Streep received widespread acclaim for her work in 2011's The Iron Lady. She portrayed former British prime minister Margaret Thatcher, a dynamic and forceful politician who was both admired by some and detested by others. While Thatcher was called cold and unfeeling, Streep believed that Thatcher "was canny about the fact that in order to be taken seriously, she wasn't able to show certain emotions because she was a woman." Streep's thoughtful and nuanced performance as Thatcher garnered her several awards, including a Golden Globe.
The Iron Lady also brought Streep her third Academy Award in 2012. In her acceptance speech, the gifted performer seemed to be especially modest and self-effacing. "When they called my name, I had this feeling that I could hear half of America going, 'Oh no! Oh come on, why her? Again!'"
Commenting on her last Academy Award victory, "I was a kid when I won this, like, 30 years ago. Two of the [current] nominees were not even conceived," Streep explained. While she may be an industry veteran, the Academy Awards still have a special meaning to this legendary star. "I thought I was so old and jaded, but they call your name and you just go into a sort of white light," Streep said later.
The following year Streep starred in the volatile family drama August: Osage County, earning yet another Oscar nomination, and 2014 saw the actress taking the lead in the dystopic sci-fi film The Giver. Later that year she was also featured as a witch in the screen adaptation of famed Stephen Sondheim musical Into the Woods, for which Streep has earned additional Golden Globe and Oscar nods. (As of 2015, Streep has received 19 Academy Award acting nominations, an industry record.)
In 2015, Streep starred opposite her real-life daughter Mamie Gummer in the Jonathan Demme and Diablo Cody film Ricki and the Flash. She plays an aging rock star who returns home to reconcile with her family. Later that year she portrayed real-world British voting activist Emmeline Pankhurst in Suffragette. In 2016, she received a Golden Globe nomination for her portrayal of 1940s New York heiress Florence Foster Jenkins in the film by the same name, and a Cecil B. DeMille Award for lifetime achievement at the Golden Globes.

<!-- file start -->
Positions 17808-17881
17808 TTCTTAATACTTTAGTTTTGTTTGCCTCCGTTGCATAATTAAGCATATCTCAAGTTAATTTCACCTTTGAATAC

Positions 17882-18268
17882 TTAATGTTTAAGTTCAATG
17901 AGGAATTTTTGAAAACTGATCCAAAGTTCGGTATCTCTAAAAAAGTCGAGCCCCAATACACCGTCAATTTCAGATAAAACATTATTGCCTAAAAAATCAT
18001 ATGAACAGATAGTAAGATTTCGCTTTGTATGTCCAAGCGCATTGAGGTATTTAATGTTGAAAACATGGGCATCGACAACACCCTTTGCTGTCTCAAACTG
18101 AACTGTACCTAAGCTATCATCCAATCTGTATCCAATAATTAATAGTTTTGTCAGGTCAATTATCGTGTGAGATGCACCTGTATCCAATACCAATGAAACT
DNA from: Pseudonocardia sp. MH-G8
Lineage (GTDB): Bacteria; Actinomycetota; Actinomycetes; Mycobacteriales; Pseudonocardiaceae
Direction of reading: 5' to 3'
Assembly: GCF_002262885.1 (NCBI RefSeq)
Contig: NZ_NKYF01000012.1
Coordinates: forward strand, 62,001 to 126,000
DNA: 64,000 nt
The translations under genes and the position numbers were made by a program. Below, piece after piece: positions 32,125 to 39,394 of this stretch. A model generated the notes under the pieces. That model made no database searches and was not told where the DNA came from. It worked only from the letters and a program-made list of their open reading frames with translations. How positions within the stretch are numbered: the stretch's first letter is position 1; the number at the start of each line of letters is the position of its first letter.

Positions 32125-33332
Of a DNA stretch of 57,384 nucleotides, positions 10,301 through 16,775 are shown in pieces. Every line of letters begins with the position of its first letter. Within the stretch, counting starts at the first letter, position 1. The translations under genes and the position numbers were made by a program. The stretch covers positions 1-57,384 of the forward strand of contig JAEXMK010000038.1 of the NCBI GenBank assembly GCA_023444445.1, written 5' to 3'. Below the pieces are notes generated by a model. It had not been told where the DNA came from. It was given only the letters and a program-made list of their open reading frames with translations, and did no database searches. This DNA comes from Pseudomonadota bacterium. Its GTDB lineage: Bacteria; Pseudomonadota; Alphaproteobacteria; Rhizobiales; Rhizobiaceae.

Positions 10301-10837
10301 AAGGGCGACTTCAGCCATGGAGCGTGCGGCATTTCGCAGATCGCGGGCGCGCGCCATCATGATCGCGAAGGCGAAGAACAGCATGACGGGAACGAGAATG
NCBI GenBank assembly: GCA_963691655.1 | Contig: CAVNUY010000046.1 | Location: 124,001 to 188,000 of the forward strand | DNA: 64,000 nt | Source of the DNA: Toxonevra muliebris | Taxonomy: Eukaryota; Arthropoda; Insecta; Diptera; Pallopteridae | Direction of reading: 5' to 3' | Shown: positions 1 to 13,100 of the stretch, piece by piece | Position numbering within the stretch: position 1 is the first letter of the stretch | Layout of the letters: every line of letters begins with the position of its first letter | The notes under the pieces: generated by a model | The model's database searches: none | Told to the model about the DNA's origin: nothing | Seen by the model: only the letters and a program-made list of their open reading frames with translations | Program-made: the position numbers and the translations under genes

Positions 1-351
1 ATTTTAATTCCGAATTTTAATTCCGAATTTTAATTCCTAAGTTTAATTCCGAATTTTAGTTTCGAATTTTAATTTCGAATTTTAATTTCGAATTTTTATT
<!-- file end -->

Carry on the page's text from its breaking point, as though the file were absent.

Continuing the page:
During her acceptance speech, Streep warned against intolerance and disrespect and, without naming him, criticized president-elect Donald Trump’s campaign rhetoric and an 2015 incident where he appeared to mock a disabled New York Times reporter.
“An actor’s only job is to enter the lives of people who are different from us, and let you feel what that feels like," Streep said. "And there were many, many, many powerful performances this year that did exactly that. Breathtaking, compassionate work.
“But there was one performance this year that stunned me. It sank its hooks in my heart. Not because it was good; there was nothing good about it. But it was effective and it did its job. It made its intended audience laugh, and show their teeth. It was that moment when the person asking to sit in the most respected seat in our country imitated a disabled reporter. Someone he outranked in privilege, power and the capacity to fight back. It kind of broke my heart when I saw it, and I still can’t get it out of my head, because it wasn’t in a movie. It was real life. And this instinct to humiliate, when it’s modeled by someone in the public platform, by someone powerful, it filters down into everybody’s life, because it kinda gives permission for other people to do the same thing. Disrespect invites disrespect, violence incites violence. And when the powerful use their position to bully others we all lose.”
She went on to speak about the importance of a “principled press to hold power to account” and the need to support journalists to help “safeguard the truth.” She ended her acceptance speech quoting her friend Carrie Fisher, who had passed away just two weeks before the awards ceremony: “As my friend, the dear departed Princess Leia, said to me once, take your broken heart, make it into art.”
Streep’s speech was the most talked about moment of the Golden Globe Awards on social media. The following day it drew criticism from president-elect Trump, who tweeted: “Meryl Streep, one of the most over-rated actresses in Hollywood, doesn't know me but attacked last night at the Golden Globes. She is a Hillary flunky who lost big. For the 100th time, I never "mocked" a disabled reporter (would never do that) but simply showed him 'groveling' when he totally changed a 16 year old story that he had written in order to make me look bad. Just more very dishonest media!”
In January 2017, Streep was nominated for another Oscar for her role in Florence Foster Jenkins, her 20th Oscar nomination.
Streep has been married to sculptor Don Gummer since 1978. The couple has four adult children, including daughters Mamie and Grace, who have both been pursuing acting careers.